The statement below is from someone I admire and have had the privilege to meet and interview for Aspergers101. Jennifer McIlwee Myers, Aspie at Large, is a writer and a speaker in the Autism world. Her insight into the world of Autism not only entertains but offers enlightenment (especially for us neuro-typicals) so when she posted her thoughts in reference to the news of the recent horrific college shootings by someone diagnosed with Aspergers, we asked her permission to re-post for our readers.
There are many discussions online about the person who shot and killed 9 people at Umpqua Community College in Oregon. The one I want to address is the shooter’s Asperger’s diagnosis. Unfortunately, having Asperger’s (or autism) doesn’t protect you from mental illness, and it doesn’t make you an angel.
Aspies and auties can have the same kinds of mental problems as other folks. Frankly, I worry that people on the spectrum are less likely to get appropriate mental and medical help because any problems or “weird” behaviors we have are blamed on autism.
But don’t let anybody tell you we are in any way more dangerous than humans in general. The only people we are more likely to hurt are our own individual selves, and then only for the reasons that humans in general do. Like everyone else, those of us who experience little acceptance and lots of bullying may self harm or use alcohol and other drugs when the coping methods we have just aren’t enough. We can be troubled, because we are human.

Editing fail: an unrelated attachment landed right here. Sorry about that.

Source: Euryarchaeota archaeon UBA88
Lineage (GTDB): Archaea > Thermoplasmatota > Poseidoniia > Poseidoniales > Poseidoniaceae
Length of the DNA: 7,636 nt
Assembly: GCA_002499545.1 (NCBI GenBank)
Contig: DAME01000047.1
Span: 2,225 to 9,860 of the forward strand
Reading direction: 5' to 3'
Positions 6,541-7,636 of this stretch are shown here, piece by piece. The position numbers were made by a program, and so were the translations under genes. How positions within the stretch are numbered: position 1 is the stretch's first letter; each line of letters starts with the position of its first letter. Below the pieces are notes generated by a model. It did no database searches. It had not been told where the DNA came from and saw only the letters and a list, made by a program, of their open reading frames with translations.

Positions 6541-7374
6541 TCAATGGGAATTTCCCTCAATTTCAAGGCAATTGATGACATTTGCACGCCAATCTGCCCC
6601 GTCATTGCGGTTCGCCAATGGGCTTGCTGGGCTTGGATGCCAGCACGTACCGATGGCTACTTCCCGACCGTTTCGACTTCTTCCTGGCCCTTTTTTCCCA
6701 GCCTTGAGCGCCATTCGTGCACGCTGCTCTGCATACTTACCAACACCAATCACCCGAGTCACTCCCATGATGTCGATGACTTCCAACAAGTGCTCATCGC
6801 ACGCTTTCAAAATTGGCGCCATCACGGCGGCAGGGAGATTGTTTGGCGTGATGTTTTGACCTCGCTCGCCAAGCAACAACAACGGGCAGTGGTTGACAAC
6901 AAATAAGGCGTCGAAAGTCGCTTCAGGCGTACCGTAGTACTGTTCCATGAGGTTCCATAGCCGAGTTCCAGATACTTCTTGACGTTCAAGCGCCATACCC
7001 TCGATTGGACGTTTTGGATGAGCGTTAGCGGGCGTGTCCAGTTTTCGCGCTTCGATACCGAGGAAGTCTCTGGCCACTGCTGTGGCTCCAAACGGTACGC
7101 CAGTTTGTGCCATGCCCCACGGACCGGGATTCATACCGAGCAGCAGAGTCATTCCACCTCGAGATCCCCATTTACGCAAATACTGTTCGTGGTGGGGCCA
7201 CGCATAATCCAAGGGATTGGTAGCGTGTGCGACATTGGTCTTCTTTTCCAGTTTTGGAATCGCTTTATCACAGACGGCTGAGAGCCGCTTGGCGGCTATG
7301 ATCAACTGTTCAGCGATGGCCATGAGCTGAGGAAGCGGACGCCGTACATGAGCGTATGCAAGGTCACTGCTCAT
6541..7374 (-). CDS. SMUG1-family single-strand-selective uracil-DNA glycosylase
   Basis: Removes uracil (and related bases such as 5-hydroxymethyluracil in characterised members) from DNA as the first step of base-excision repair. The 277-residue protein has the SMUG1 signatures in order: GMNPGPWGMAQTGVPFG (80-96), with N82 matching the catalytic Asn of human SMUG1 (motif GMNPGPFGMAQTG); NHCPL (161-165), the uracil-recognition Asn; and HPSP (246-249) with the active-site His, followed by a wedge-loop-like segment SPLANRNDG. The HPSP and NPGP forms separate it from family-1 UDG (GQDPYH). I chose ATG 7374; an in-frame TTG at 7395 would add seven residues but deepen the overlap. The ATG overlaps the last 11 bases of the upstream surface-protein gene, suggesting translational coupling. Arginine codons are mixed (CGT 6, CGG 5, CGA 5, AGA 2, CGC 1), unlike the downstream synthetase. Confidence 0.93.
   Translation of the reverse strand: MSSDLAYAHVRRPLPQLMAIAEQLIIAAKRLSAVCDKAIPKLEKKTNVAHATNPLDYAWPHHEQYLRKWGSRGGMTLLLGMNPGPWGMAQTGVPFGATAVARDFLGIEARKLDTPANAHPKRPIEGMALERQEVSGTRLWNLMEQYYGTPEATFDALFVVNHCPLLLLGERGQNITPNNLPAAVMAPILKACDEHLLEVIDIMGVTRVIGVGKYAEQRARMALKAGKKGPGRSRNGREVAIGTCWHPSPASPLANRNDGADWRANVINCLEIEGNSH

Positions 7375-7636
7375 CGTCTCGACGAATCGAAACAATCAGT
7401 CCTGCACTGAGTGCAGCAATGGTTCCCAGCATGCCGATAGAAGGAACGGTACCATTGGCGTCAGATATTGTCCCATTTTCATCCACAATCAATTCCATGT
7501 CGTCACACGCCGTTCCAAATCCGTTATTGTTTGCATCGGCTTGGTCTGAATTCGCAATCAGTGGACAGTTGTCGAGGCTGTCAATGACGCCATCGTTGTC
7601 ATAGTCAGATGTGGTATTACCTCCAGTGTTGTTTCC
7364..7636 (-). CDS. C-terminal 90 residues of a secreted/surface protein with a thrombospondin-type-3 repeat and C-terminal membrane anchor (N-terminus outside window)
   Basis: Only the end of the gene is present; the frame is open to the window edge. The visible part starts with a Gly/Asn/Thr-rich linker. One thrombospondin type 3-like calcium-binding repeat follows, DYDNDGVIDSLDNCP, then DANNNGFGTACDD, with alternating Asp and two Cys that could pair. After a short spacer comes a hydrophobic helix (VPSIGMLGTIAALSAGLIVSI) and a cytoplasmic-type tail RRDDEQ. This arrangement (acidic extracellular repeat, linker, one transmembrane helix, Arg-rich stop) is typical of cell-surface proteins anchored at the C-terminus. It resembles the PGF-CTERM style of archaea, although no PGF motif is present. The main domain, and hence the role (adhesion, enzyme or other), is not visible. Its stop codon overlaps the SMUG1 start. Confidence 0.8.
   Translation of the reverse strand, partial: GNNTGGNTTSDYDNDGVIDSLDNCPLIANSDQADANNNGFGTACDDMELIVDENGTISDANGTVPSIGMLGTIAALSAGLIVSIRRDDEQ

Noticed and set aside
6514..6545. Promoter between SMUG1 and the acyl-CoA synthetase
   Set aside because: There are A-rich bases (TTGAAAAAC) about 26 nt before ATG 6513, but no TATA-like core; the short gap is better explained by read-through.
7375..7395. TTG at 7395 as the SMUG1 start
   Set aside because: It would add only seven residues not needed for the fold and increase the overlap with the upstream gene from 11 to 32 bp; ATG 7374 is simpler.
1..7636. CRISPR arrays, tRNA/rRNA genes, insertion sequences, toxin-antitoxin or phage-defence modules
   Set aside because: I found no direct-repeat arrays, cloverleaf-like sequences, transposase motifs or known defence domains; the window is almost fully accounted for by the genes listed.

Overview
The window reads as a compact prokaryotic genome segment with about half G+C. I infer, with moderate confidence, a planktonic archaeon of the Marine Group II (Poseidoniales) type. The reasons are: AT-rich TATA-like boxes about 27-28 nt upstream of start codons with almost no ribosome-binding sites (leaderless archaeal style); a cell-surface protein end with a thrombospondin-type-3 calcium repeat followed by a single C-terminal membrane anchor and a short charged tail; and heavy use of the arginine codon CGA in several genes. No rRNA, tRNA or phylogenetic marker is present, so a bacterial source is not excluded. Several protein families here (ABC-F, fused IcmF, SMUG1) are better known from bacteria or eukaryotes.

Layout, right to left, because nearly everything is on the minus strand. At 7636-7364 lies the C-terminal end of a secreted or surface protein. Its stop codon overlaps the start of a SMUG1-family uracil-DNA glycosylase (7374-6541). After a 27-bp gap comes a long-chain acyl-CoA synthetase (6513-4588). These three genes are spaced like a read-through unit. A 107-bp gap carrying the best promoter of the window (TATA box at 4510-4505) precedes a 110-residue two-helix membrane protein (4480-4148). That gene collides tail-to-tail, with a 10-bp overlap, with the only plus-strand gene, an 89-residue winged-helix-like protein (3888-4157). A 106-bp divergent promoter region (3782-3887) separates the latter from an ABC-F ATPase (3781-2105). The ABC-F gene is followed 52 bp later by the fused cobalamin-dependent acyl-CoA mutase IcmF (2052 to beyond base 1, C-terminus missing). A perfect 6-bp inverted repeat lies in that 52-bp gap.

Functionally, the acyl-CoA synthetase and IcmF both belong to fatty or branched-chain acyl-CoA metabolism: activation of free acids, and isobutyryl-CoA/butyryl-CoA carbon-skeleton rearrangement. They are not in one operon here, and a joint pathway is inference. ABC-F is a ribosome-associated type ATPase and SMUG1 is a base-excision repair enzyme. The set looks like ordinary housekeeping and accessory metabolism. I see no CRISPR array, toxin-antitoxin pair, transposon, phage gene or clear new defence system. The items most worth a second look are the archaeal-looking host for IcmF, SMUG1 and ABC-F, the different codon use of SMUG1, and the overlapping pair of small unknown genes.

And yes, if you have someone living in your house with recurrent severe depression, it is better not to have easily accessible, already loaded firearms around. That’s because when people who decide to commit suicide are delayed from doing so, they usually wind up staying alive.
I can understand anger. I can understand rage. I can even understand really feeling like you want to hurt someone. I don’t understand actually doing so. I don’t understand why people actually commit mass murder. I don’t understand killing sprees.
Those of us on the spectrum are just as saddened and bewildered by this as the people who aren’t. The only way I know to cope is to be human together.
-Jennifer McIlwee Myers/Aspie at Large
Latest posts by Jennifer Allen (see all)
- The Less Traveled Path to Christ: Families, Autism and the Church Today - September 18, 2019
- The Less Traveled Path to Christ: Families, Autism and the Church Today - September 16, 2019
- Ultimate Guide: Understanding High-Functioning Autism & Aspergers Syndrome - September 13, 2019
- 24 Surprising Physical Symptoms of Anxiety - September 5, 2019
- Families and School Working Together to Support Children with Asperger Syndrome - August 29, 2019